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A Monster Calls’ takes its gentle fable in a dark direction

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Lewis MacDougall and his companion (voiced by Liam Neeson) in A Monster Calls.

Two and a half stars

A Monster Calls Lewis MacDougall, Felicity Jones, Sigourney Weaver. Directed by J.A. Bayona. Rated PG-13. Opens Friday citywide.

The monster in A Monster Calls is more like a grief counselor, helping young Conor O’Malley (Lewis MacDougall) deal with his mother’s terminal cancer. Based on the children’s book by Patrick Ness (who also wrote the screenplay), the movie takes a bombastic, effects-heavy approach to a dreamlike fable, making the monster that Conor inadvertently summons into a scary creature voiced by Liam Neeson. The blockbuster-style effects often overshadow the story, as the monster, manifesting from a yew tree outside Conor’s house, looks like something out of a Marvel movie, ready to join the Guardians of the Galaxy.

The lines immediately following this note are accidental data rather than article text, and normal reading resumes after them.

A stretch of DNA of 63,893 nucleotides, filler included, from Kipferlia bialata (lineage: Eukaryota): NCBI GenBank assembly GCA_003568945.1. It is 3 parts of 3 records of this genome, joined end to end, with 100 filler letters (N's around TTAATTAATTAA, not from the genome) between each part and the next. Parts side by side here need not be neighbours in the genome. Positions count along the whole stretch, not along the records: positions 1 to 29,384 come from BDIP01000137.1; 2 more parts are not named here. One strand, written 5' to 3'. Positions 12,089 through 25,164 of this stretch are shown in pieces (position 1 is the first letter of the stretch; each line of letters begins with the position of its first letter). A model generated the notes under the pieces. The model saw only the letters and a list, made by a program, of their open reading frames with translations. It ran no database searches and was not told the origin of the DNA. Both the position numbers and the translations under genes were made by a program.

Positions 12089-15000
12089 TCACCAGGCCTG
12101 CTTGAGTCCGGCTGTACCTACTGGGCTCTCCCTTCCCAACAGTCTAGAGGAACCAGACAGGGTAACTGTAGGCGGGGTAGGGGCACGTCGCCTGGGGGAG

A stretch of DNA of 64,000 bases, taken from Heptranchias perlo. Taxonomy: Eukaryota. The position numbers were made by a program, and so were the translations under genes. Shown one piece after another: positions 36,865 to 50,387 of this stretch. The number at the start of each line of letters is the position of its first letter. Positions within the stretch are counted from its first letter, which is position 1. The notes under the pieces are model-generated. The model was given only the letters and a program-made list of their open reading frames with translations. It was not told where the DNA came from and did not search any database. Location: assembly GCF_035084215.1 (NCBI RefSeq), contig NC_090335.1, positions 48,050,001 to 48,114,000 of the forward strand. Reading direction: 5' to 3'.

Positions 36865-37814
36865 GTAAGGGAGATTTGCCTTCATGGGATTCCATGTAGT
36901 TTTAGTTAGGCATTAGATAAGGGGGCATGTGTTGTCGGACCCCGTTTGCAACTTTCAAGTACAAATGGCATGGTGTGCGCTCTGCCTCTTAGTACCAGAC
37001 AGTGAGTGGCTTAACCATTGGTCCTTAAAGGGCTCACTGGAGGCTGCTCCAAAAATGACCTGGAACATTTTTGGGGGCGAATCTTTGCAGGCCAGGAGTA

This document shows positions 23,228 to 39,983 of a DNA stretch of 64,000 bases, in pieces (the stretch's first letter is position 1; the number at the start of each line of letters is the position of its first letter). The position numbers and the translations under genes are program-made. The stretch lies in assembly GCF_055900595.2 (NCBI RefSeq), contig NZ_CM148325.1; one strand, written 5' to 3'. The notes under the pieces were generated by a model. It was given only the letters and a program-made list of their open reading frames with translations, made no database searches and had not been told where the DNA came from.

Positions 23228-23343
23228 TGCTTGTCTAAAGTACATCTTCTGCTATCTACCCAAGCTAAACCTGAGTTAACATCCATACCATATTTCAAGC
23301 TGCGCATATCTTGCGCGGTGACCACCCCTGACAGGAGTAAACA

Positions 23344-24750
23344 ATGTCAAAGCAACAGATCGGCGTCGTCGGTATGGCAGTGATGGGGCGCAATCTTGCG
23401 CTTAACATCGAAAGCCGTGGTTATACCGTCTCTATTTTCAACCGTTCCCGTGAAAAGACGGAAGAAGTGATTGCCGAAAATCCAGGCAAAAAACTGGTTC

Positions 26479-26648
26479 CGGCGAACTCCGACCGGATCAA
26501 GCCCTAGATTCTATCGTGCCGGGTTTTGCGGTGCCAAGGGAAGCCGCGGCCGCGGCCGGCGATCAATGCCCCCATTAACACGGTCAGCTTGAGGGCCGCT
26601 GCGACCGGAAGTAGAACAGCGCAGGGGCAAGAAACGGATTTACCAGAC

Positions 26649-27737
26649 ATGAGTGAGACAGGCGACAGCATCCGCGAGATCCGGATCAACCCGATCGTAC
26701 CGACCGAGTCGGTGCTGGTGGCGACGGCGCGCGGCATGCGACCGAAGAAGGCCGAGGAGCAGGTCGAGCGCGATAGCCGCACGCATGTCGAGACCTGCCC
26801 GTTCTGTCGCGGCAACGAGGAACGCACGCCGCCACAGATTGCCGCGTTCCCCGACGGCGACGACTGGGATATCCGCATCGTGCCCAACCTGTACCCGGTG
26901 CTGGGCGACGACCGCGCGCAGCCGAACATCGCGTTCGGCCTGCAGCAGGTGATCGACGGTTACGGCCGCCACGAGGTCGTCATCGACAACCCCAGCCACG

Instead, the monster only tells Conor stories, dark fables illustrated via beautiful painterly animation. There’s a complex message here about coming to terms with loss, but it’s conveyed inconsistently around the set pieces. Felicity Jones looks great as Conor’s dying mother, and Sigourney Weaver is intimidating as his stern grandmother, but they’re never more than archetypes. Instead of capturing the haunting power of mentor Guillermo del Toro’s films about childhood trauma (The Devil’s Backbone, Pan’s Labyrinth), director J.A. Bayona comes closer to the manipulative sentimentality of his last film, tsunami drama The Impossible. Too dark and intense for young children and too precious and stilted for adults, A Monster Calls handles a delicate subject with clumsy bluster.

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Josh Bell

Josh Bell is the film editor for Las Vegas Weekly, where he's been writing movie and TV reviews since 2002. ...

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